Cathode Tan - Games, Media and Geek Stuff
logo design by man bytes blog

Thursday, March 26, 2009


As of yesterday morning, I had never heard of OnLive. As of now, I've had like three conversations on it and read umpteen blog posts, several comics, etc.

Buzz like that. It's slightly intoxicating, pretty much no matter what.

So, let's preface this with the obvious: I'm not at GDC. I haven't seen this demo. I'm not in touch with OnLive. I have zero technical background information on the product. All I have is hearsay, rumors and third party reports.

It's pretty obvious as to why the world wants to believe in OnLive, but I have to say I'm not really in the excited bunch.

Course, we've been here before - the promise of a console-busting console, all downloadable data, hassle free play, so on and etc. It turned into one of the great vaporware - the wildly aptly name Phantom.

It's entirely possible that OnLive is a similar sort of shenanigans. I'm not saying they're necessarily liars and such, just that it's one thing to produce a decent looking demo based on sound theories and a completely different thing to make a market ready product. So we could easily see a year from now people still poking the burning embers of this red hot hype, but have nothing to actually buy.

Unless OnLive can prove some real world testing, I have to say this is likely. The promise of "zero lag" is something which is really, really hard to deliver because the Internet is, by design, not controlled by anything which can keep that promise.

The premise of OnLive is pretty straightforward. Virtual Network Computing is something like a decade old now and I can run it off my iPhone if needed.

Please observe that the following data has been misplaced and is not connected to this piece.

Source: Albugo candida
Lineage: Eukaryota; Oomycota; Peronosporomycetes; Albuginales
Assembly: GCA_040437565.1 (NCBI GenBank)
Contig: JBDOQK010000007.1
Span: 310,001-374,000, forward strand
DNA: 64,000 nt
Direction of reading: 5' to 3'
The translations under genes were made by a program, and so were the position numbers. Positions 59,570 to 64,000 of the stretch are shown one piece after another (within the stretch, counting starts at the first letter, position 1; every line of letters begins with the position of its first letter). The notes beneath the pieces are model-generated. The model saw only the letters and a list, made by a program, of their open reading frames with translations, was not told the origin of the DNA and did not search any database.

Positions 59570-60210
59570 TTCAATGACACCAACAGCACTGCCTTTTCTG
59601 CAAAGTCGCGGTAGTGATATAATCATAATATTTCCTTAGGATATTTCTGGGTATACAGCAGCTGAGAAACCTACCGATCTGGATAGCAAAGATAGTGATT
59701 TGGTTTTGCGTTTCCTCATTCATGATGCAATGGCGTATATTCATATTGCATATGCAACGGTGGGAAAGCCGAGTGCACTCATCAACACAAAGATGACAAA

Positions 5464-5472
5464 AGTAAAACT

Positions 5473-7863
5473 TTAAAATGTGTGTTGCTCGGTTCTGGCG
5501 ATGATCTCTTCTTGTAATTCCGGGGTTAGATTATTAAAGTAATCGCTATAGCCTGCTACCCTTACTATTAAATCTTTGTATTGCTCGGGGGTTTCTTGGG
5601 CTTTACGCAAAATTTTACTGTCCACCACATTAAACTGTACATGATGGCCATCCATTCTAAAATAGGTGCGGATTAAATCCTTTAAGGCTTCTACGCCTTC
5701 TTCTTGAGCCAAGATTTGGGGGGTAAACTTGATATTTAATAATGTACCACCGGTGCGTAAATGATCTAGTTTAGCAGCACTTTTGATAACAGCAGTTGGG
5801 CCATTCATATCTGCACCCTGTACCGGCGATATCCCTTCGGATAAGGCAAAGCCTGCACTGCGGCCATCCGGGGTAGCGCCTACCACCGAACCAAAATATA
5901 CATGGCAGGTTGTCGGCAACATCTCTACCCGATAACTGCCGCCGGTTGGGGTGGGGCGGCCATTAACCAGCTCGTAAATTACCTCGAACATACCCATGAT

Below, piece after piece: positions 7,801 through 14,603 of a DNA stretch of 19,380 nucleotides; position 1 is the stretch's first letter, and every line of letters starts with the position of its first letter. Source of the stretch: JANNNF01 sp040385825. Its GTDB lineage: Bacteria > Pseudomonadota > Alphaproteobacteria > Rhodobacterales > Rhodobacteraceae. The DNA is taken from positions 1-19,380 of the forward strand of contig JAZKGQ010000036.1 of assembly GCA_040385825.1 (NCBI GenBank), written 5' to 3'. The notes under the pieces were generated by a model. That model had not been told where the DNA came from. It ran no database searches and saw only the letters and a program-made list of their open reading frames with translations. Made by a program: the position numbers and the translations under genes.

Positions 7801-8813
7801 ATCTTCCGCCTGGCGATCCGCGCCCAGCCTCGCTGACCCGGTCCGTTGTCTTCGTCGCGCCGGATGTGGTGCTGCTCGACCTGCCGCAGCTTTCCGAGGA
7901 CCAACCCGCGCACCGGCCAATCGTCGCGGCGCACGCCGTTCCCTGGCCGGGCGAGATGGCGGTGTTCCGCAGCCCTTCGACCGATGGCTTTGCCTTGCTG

The problem isn't the mechanics, it's downloading frames per second. Let's remember:

So what's not to like? For one thing, the service relies ...

... on a broadband connection with at least 1.5 megabits per second for standard-definition images, or 5 megabits per second for high definition. OnLive estimates that about 71% of U.S. homes have enough bandwidth for standard definition, and 26% have enough for high definition. But effective speeds are often less than advertised.
-- LA Times, GDC: OnLive promises near instant online access to high-end console and PC games

I just did a speed test here at it never hit 2mb/s. So, I'm certainly not playing any games in high def even by OnLive's theoretical standards.

Is there any gamer out there who is going to trade the convenience of cloud-based gaming with significantly lower graphics? I highly doubt it.

But let's play even deeper into the hype and theorize that somehow OnLive is capable of delivering liquid gold into the intertubes and high def video delivery is no longer a problem (which, as an aside, if were true they could be making a killing without bothering with games - just video aside). Would I still want it?


Look, I'm all for digital delivery, but at the end of the day I like the idea of having software installed that I can play whenever I want. I had enough troubles with Steam, and that's nowhere near this side of spectrum. OnLive would only interest me as a rental, pay as you play, kind of model - possibly a monthly subscription if could deliver the goods. But don't think for a moment that I'm paying anywhere near retail prices for software that someone keeps on the sly and allows access by online means. It took one bad experience from Valve, and I'll never go down that rabbit hole again.